American invasion

 

Reality sometimes surpasses imagination. Today was one of those days. It all started yesterday. Rodmund and I had noted the arrival of american birds during the last few days in Northern Europe – and with a promising looking weather forecast we decided to go birding on Sandoy today.

When talking about logistics yesterday night Rodmund calmly mentioned a few minutes into the conversation: By the way I found an adult male Ring-necked Duck today a few kilometers from my home. Cool! There are 8 records for the Faroes. Rodmund has found four and I’ve found three. So I didn’t need it as such, but who can resist and adult male? Only one of the previous birds was an adult male.

So I decided to go for it and pick Rodmund up on the way. I woke up at 5 am and headed for Vágar. On the way there I stopped at Klaksvík, where I found an Iceland Gull.

Green-winged Teal and Pintail

Green-winged Teal and Pintail

Later I made a brief stop at Skálabotn. There I located a flock of Teals and soon I found a male Green-winged Teal among the birds. The third Faroese record and the second yank in two days. This looked promising. I used a few minutes getting some photos and then hit the road again.

Green-winged Teal

Green-winged Teal

Finally after 1,5 hours drive I picked up Rodmund and headed to Vatnsoyrar, where the Ring-necked Duck had been seen. We couldn’t relocate it right away, but Rodmund suggested that it might be under a bridge. So he went out to check while I stayed inside the car and scanned the river and lake.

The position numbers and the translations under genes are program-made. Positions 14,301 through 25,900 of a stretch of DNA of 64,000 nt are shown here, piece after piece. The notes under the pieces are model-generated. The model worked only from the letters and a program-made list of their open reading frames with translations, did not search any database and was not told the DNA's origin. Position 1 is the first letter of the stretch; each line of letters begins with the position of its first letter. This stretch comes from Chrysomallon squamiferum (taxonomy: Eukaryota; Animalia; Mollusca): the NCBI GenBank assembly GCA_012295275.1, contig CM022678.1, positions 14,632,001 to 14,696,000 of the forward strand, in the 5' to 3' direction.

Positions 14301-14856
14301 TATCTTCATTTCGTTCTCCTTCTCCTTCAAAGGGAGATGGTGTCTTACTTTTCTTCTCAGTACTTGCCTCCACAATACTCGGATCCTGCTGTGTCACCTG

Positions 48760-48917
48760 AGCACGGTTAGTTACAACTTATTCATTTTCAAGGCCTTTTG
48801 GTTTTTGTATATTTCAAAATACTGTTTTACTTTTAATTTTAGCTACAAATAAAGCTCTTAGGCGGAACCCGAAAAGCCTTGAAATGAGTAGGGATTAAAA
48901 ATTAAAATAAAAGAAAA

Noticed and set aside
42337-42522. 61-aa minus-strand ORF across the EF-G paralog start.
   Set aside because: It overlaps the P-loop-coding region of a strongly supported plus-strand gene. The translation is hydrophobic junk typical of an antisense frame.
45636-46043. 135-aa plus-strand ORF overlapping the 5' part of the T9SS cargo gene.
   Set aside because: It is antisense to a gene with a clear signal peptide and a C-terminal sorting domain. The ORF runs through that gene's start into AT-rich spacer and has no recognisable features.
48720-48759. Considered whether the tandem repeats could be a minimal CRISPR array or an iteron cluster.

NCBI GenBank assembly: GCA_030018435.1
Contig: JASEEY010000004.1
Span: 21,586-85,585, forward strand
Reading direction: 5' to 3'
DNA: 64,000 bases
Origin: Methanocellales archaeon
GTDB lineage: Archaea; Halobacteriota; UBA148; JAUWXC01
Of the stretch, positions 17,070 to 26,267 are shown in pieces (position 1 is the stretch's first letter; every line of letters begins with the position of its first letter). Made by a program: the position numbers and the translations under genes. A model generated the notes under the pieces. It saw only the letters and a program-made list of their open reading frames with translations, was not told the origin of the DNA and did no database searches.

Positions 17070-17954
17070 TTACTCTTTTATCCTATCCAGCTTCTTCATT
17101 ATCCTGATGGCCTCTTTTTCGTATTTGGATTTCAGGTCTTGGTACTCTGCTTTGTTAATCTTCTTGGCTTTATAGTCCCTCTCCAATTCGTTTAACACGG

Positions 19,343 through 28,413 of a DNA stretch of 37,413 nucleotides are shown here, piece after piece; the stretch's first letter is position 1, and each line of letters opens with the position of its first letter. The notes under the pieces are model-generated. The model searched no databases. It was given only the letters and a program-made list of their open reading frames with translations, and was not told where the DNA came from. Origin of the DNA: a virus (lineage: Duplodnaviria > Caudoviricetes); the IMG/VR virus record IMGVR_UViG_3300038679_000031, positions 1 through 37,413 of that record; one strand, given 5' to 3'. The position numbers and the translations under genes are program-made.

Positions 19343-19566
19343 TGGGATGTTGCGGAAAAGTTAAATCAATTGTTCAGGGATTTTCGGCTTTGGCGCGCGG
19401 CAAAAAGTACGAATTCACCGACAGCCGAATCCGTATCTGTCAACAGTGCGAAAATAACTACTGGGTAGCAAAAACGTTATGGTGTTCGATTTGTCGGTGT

Suddenly a shore bird came into view and I got my eyes on it. What??? Rodmund, you needa look at this one I said. But he was outside the car and probably didn’t hear me. But he noticed how I started using the camera and then he got all excited too.

Lesser Yellowlegs

Lesser Yellowlegs

Just 20 meters in front of us a Lesser Yellowlegs was foraging. A national first! We have talked and talked about the species. When would the first record be made? Who would find it? And now it was there – right in front of us.

Lesser Yellowlegs

Lesser Yellowlegs

We used about 10 minutes getting photos before we left the bird as it walked along the shore of the river. At one point it did fly a bit, so we got flight shots too.

Lesser Yellowlegs

Lesser Yellowlegs

We hadn’t found the Ring-necked Duck, so I suggest that we checked an old swimming pool and bingo – there it was 🙂

Ring-necked Duck

Ring-necked Duck

Now we had to hurry up to catch the ferry to Sandoy. On the way there we saw a Shelduck at Kirkjubø.

Ring-necked Duck

Ring-necked Duck

We arrived at Sandoy and started birding. There were good numbers of Barnacle Geese, several duck species including Pintail, Wigeon, Teal and Tufted Duck but nothing rare.

5 Great Northern Divers, Black-tailed Godwit, Blackcap, Merlin and Sand Martin turned out to be the best birds. So we left the island a little disappointed.

We still had several hours of light, so we continued birding. First we checked Havnardalur, but didn’t find anything. Then we checked the plantation in Tórshavn. We looked at the ducks that were getting fed with crumbs by kids and moms and all of a sudden Rodmund shouted: Look at that one in the back. It’s an American Black Duck.

American Black Duck

American Black Duck